A general article dedicated to problematic of anemia types can be found here.
The words "aplastic anemia" could be translated as "anemia caused by malproduction". It is a little bit imprecise term for a condition where the bone marrow stops producing blood cells. Its inaccuracy is caused by the fact that in majority of cases there is not only arrest in the red blood cells production, but also in white blood cells and platelets creation.
There are many possible causes of aplastic anemia. In this article we made a list of those most important and most common.
A contact with certain compounds such as benzene and similar substances may damage hematopoiesis in bone marrow.
It is known that some gold-containing drugs can cause bone marrow suppression. A notorious cause is also an antibiotic called chloramphenicol. The risk of bone marrow damage is very low by chloramphenicol use but when it has already happened then very often with fatal consequences.
High doses of anti-cancer chemotherapeutics supress bone marrow very efficiently. Fortunately the doses are designed not to destroy the bone marrow completely and it restores back to normal after some time.
It is an interesting fact that some infections (especially viral) are somehow able to dampen hematopoiesis in bone marrow. As stated above viruses are the most accused cause like cytomegalovirus, Epstein-Barr virus (that also causes infectious mononucleosis), parvovirus B19 and others.
In many cases there is no clear root of bone marrow suppression no matter the examinations we perform.
We can distinguish three main groups of symptoms – symptoms of the lack of red blood cells, white blood cells and shortage of blood platelets.
The lack of red blood cells manifests by classic symptoms of anemic syndrome. Most of them are related to reduced capacity of our blood to transport breathing gases. Typical symptoms are muscle weakness and fatigue. The muscles of our body do not get enough oxygen and therefore they will get soon tired. Also the brain can suffer from the lack of oxygen; the person often faints or feels dizzy. Less red blood cell numbers with hemoglobin level decrease causes pale color of skin and mucous membranes. This is evident mainly in the conjunctivas. In normal humans they are pink but they turn white by an anemic patient.
Anemic person feels weakness and shortness of breath during physical activities. It mimics a heart or lung disease. These organs are however not the cause of the problem. They work properly to get enough of oxygenated blood to tissues but with the lack of hemoglobin they simply can’t be successful.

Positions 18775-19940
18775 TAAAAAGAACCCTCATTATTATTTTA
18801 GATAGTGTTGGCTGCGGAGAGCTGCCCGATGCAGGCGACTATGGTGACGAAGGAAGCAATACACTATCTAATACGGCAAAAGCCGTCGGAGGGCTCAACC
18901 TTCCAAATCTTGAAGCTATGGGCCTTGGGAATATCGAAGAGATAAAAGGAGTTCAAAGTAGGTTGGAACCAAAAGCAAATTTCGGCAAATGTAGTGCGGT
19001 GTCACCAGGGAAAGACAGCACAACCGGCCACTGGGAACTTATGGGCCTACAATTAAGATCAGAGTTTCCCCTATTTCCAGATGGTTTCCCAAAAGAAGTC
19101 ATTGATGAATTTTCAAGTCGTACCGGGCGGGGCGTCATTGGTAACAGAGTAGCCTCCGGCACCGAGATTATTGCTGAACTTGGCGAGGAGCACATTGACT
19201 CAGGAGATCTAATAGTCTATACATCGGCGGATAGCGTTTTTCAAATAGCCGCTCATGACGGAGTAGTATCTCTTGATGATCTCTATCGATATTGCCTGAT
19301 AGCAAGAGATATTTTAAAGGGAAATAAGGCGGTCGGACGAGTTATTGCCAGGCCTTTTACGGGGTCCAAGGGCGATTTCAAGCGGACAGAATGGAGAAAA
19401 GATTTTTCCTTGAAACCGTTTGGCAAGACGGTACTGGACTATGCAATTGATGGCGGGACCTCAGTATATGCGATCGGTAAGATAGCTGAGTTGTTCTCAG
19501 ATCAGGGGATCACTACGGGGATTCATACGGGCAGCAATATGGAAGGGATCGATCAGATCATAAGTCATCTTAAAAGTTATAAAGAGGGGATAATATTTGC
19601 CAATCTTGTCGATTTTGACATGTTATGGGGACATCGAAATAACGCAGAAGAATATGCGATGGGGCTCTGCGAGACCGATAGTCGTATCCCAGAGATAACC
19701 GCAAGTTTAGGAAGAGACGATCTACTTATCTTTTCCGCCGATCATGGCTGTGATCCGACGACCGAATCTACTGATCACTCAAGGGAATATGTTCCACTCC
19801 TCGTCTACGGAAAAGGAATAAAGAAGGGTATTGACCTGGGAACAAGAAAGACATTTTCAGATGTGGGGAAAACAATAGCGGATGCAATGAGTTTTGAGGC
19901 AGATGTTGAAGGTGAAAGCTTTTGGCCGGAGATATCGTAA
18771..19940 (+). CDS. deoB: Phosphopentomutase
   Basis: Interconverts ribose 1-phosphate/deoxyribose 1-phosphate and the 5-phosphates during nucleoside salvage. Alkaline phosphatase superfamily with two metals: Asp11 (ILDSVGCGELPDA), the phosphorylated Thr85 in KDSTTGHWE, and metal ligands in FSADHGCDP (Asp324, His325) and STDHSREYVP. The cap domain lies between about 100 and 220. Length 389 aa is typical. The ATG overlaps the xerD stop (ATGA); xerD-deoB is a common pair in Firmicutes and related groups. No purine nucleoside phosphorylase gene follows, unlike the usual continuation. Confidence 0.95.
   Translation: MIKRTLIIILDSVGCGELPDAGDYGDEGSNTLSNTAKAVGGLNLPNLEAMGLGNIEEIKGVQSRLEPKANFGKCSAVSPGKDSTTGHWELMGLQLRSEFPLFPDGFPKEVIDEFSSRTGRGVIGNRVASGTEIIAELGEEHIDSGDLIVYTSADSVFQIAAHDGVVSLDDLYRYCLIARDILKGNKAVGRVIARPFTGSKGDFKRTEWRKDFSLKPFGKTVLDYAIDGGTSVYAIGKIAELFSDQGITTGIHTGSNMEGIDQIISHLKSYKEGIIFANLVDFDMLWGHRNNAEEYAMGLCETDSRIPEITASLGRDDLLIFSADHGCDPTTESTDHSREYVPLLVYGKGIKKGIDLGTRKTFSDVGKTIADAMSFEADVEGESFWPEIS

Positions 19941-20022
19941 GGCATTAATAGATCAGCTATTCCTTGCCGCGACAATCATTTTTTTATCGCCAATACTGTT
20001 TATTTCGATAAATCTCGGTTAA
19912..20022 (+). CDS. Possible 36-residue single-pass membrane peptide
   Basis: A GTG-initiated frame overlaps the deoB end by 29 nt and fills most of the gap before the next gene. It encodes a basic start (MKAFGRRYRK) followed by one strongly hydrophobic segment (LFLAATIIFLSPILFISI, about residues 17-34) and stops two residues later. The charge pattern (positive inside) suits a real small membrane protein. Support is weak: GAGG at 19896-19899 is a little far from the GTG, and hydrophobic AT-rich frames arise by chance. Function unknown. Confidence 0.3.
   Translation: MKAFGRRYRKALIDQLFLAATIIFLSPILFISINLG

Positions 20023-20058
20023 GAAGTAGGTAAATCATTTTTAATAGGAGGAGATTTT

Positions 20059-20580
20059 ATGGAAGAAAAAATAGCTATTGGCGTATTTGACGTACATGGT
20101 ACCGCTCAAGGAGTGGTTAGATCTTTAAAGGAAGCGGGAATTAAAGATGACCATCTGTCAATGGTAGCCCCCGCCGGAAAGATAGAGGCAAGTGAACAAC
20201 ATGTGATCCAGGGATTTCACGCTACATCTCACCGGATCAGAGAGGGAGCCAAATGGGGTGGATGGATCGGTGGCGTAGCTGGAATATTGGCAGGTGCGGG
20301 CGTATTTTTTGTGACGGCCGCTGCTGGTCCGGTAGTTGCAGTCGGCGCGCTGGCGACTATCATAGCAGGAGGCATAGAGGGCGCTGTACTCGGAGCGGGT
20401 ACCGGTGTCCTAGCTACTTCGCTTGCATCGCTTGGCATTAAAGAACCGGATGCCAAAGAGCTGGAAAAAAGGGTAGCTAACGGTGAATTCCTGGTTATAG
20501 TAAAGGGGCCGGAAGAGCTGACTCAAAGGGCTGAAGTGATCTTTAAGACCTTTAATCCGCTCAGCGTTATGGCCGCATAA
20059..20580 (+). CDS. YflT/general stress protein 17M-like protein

The lack of white blood cells causes the inability to defend against microorganism infections and also increases a possibility of a tumor formation. It is followed by immunodeficiency and more frequent and more serious infections. In the long term, more frequent malignant tumors would emerge but the affected person usually dies before that because of infectious complications.
As platelets play a vital role in bleeding stopping (hemostasis) their shortage leads to hemorrhage. In case of disruption of the vascular wall integrity platelets reach such location and create a plug (blood clot) that prevents blood leakage from the affected vessel. Lack of platelets is thus reflected by increased bleeding. There is often bleeding into the skin and mucous membranes, large bruises appear on the skin. Even small open injuries have a tendency to bleed for a longer time; the affected person may find blood in stool, blood in urine and suffers from nosebleed.
It is always suspicious when some of the symptoms named above appear. A sample of blood is very important because it shows us a general shortage of red blood cells, white blood cells and platelets. A bone marrow puncture can be performed, often a special needle from sternum which is called sternal puncture. By such examination we find a lack of cells and platelets. Bone marrow trephine biopsy is more accurate and helps us to obtain a full sample of bone marrow tissue to study.
The treatment is fully in hands of experienced hematologists. Generally speaking, if the bone marrow stops working for any reason and the condition does not improve, the bone marrow transplant is needed. Some drugs are used with often an overall good effect such as corticosteroids but let’s leave the explanation of their particular effect to skilled hematologists.